“As women achieve power, the barriers will fall. As society sees what women can do, as women see what women can do, there will be more women out there doing things, and we’ll all be better off for it.”
— Ruth Bader Ginsburg
“Celebrating Women Who Tell Our Stories”. To know me is to know that I always have a story. I see life in snapshots and each picture brings to my mind a testimony of sorts.
During this month of celebration, we often put emphasis on the most influential women that have made an impact on the American culture. I always enjoy learning and leaning into the “Herstory” of our fore sisters and how far they came, and I long to be just as powerful to the next generation of women, sharing some small bits of my story. I’m hopeful that I can serve as an inspiration to young women coming up and through the ranks of corporate America, entrepreneurship, or the day-by-day experiences of just being a woman in the male-dominated world of business. Given my life, I thought about a few things and how might I share a perspective that they may not have considered for themselves.
It’s interesting that researchers have discovered that if trees grow up in an environment where they don’t have to withstand any wind pressure, their roots don’t develop properly and eventually can’t withstand their own weight. They have a deficiency called “stress wood,” which is essentially the strength trees gain as a benefit to experiencing the certain velocities of wind. Stress wood helps the tree grow stronger and more solidly. Without it, the trees can’t survive. The wind is essential for the tree to flourish and become what it was created to be.
As I think about my journey as an African American woman, I’m inclined to focus on my blessings and the glass always being half full. Yet, it’s the “stress wood” that has emboldened me to go on and keep fighting. Standing in the midst of adversity is a necessity. Rarely do I walk into a room, and people not pause for just a moment. It’s not my overwhelming beauty or my superior intelligence that has them speechless, it’s that for the moment, more often than not, the idea that a black woman can speak her truth, own it, and be vulnerable enough to talk about the stress winds, I understand that what they might see as my deficiency beat out the odds. Living in the unique intersection of being African American and Woman, I face their doubts in my ability daily; people being dismissive, questioning why I am where I am, how I got here, and how I manage to be successful in a space where men run the operations. At this point in my life, I smile and am so very thankful that the stress winds made me stronger…better than ever before as Elton John would say—I’m still standing after all this time. To my amazing sisters—Black, White, Latina, Asian, Trans, whoever, I celebrate you and applaud you because you’re still standing!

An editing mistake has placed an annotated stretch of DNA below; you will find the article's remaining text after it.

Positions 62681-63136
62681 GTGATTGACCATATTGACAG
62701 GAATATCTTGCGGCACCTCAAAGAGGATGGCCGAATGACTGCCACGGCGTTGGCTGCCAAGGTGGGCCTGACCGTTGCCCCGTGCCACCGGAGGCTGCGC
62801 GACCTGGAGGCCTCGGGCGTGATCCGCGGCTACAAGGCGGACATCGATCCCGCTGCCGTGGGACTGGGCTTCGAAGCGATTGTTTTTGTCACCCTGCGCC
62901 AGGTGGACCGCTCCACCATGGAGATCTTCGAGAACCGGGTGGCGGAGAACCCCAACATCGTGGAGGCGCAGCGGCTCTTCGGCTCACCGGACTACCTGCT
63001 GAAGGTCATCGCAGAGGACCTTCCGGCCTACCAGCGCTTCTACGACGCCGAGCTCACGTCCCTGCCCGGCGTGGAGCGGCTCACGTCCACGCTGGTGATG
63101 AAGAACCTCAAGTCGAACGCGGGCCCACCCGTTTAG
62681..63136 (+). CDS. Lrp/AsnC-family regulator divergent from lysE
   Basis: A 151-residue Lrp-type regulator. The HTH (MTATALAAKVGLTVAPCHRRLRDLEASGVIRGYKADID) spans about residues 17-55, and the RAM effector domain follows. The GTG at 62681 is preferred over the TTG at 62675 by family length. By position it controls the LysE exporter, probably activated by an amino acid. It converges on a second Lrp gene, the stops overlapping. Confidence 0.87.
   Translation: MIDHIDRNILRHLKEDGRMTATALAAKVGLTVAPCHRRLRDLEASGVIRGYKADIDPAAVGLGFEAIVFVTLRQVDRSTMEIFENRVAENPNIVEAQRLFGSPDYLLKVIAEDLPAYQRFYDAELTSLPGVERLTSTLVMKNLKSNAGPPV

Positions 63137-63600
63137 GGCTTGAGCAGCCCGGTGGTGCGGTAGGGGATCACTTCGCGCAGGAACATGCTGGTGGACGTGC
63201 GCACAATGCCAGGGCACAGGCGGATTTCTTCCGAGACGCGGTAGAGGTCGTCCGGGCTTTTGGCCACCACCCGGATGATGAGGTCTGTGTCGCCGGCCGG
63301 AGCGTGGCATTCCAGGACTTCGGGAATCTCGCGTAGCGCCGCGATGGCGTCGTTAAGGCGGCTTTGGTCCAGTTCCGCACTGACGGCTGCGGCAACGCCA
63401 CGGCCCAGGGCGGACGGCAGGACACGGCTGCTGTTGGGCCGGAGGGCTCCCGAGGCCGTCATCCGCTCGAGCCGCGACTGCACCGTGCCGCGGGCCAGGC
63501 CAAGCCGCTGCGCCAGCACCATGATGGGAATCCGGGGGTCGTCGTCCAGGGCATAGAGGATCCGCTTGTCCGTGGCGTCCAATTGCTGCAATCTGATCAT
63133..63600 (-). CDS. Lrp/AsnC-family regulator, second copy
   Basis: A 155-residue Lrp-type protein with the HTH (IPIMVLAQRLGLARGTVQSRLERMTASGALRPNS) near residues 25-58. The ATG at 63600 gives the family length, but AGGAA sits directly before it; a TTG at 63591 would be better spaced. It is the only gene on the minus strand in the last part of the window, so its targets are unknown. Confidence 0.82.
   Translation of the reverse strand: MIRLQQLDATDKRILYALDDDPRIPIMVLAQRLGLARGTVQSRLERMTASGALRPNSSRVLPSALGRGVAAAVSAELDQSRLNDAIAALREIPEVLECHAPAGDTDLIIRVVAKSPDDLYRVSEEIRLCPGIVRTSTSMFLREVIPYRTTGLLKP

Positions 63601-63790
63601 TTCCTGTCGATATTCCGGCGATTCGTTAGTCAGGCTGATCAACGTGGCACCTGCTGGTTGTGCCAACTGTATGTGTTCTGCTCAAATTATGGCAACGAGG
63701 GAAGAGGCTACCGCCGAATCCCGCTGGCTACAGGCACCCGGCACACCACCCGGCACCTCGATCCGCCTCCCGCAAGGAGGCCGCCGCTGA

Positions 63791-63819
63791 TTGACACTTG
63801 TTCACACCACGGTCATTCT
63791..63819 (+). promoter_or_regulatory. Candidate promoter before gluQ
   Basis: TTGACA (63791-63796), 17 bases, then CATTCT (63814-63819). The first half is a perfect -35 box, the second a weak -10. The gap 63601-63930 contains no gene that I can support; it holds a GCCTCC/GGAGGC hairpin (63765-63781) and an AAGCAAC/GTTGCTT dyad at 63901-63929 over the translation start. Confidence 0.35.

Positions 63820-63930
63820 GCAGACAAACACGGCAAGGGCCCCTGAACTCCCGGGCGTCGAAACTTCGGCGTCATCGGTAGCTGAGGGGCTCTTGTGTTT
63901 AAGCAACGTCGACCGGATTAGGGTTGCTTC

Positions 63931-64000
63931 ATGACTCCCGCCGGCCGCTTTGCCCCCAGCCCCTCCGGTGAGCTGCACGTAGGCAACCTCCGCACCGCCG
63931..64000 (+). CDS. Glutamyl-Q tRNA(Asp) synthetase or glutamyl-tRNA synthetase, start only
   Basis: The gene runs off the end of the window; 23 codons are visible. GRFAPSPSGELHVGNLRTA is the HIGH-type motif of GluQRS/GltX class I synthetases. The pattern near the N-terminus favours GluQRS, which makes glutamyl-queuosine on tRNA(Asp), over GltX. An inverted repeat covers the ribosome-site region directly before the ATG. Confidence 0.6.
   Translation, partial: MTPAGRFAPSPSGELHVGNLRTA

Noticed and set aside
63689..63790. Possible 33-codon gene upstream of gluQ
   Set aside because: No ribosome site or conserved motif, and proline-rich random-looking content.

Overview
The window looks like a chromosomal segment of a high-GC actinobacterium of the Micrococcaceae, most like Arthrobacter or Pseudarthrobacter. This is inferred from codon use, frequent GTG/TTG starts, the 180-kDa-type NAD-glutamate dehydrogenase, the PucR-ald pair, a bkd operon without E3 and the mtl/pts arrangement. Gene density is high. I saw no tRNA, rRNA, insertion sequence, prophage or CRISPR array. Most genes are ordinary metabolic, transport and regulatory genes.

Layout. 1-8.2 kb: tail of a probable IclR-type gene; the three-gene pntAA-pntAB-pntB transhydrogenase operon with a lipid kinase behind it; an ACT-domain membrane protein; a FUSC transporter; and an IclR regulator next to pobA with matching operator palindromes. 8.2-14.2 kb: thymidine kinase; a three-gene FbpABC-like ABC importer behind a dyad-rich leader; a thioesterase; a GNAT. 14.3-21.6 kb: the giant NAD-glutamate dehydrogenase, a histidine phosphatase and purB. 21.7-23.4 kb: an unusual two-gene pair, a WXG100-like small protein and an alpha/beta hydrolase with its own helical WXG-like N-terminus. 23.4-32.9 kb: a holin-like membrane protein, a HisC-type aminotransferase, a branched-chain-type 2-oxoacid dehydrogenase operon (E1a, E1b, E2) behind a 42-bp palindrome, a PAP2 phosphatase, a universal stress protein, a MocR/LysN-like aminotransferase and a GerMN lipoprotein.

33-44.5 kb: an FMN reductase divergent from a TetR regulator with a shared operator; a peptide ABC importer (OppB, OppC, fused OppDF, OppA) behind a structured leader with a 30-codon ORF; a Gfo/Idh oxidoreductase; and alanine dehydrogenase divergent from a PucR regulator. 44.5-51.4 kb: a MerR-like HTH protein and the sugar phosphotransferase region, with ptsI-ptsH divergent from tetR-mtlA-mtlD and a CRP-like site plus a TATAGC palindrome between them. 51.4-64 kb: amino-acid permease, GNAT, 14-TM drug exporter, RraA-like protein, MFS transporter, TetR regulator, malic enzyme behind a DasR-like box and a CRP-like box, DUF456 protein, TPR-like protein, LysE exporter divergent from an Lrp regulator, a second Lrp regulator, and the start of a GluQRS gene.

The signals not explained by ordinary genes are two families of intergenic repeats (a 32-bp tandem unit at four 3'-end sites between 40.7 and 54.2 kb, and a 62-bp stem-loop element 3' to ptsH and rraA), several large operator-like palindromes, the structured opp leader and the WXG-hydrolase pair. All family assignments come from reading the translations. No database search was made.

Happy International Womens Day my sisters!